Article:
Fort Ticonderoga holds one of North America’s largest collections of military material culture, covering the colonization of North America and the ensuing colonial conflicts, the Seven Years’ War (a.k.a. French & Indian War), the American Revolution, and the War of 1812.
The collection includes rare books, manuscripts, weaponry, accoutrements, textiles, uniforms, headgear, paintings, prints, maps, ephemera, personal effects from across the Atlantic World and a complementary archeological collection consisting of tens of thousands of artifacts recovered from the grounds of Fort Ticonderoga in the 20th century.
The collection spans roughly 1450 to 1820, and includes objects made and used in military contexts from First Nations, the United States, Canada, Great Britain, France, Germany, the Netherlands, Spain, and elsewhere. Their Online Collections includes hundreds of photos and data about their collections.
Recently, Fort Ticonderoga joined the Omohundro Institute of Early American History and Culture to support an annual research fellowship utilizing Fort Ticonderoga’s collections. The fellowship is intended to support research that will benefit from further examination of these collections.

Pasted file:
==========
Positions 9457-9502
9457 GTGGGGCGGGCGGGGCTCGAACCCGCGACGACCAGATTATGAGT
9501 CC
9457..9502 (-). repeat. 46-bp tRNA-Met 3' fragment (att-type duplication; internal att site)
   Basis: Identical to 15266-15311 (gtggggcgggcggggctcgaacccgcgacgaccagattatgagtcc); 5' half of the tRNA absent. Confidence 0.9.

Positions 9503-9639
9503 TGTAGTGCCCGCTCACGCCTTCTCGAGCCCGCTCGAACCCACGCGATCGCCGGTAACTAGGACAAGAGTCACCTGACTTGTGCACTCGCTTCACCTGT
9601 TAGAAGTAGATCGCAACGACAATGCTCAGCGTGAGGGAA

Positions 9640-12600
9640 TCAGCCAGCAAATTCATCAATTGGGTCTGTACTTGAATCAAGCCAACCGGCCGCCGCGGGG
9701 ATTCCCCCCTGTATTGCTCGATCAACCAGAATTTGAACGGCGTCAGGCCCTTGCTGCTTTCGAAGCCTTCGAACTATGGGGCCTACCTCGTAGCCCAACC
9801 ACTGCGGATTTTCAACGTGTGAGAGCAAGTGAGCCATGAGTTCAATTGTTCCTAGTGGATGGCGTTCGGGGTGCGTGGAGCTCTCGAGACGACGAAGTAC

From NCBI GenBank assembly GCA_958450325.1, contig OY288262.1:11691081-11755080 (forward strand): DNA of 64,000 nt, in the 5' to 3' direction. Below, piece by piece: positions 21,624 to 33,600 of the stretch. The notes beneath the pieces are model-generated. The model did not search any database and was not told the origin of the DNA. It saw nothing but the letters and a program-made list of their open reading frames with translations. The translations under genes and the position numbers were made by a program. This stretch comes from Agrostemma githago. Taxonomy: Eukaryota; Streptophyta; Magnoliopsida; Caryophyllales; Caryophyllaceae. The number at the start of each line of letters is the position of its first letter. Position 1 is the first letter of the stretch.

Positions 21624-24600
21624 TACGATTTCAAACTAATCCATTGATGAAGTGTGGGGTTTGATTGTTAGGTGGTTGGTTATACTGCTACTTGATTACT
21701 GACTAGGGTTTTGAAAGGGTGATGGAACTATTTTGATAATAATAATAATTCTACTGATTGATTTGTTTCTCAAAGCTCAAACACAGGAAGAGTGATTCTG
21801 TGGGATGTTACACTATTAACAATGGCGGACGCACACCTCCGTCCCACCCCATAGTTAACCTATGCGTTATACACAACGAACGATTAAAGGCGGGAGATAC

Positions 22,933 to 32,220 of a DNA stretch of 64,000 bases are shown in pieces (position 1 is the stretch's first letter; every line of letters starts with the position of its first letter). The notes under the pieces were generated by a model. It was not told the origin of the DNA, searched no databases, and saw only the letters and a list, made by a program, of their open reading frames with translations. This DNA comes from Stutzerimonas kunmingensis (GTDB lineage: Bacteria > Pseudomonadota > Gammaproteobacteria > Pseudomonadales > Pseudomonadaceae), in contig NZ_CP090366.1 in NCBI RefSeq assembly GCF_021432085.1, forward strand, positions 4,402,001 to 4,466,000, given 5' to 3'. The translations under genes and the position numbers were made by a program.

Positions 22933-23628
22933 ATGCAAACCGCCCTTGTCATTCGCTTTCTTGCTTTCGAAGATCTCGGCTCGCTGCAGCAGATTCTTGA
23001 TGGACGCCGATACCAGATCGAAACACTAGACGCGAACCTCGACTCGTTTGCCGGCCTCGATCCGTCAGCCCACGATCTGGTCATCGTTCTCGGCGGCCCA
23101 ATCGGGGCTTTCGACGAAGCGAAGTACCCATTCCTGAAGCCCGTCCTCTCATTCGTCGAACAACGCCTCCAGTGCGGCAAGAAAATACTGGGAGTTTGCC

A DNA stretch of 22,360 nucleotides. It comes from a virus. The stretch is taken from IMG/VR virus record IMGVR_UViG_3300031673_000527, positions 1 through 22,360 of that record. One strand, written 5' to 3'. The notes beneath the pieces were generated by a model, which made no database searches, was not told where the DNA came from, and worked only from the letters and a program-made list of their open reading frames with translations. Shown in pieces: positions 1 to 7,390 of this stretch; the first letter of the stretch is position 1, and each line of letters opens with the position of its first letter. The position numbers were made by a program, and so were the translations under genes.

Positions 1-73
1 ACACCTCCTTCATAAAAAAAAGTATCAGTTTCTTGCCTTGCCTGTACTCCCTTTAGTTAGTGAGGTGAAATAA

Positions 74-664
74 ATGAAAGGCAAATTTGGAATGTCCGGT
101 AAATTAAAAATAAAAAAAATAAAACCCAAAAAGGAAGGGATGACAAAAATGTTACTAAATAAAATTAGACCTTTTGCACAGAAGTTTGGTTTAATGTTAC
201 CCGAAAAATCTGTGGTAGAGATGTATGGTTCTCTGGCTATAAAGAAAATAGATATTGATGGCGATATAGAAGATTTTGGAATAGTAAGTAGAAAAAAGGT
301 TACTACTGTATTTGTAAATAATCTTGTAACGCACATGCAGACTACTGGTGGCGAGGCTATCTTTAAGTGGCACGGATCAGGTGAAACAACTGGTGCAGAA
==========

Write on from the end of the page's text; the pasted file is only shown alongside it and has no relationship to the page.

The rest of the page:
Scholars with strong interests in early America, broadly understood to mean the Atlantic World in the years between roughly 1450 and 1820, are encouraged to apply.
Applications for this new Fellowship will be accepted through the Omohundro Institute until November 1, 2019, and carry a stipend of $2,500. For more information on this Fellowship, or Fort Ti’s other fellowship opportunities visit Fort Ticonderoga’s website.
Does your historic site, museum, library, or archive have a publicly accessible collection you’d like featured at The New York History Blog? Send along a relevant photo, and description of the collection using the above format to firstname.lastname@example.org.
Photo of Erin Benz, 2018 Graduate Fellow as part of the Edward W. Pell Graduate Fellowship Program at Fort Ticonderoga provided.
A version of this article first appeared on the Adirondack Almanack.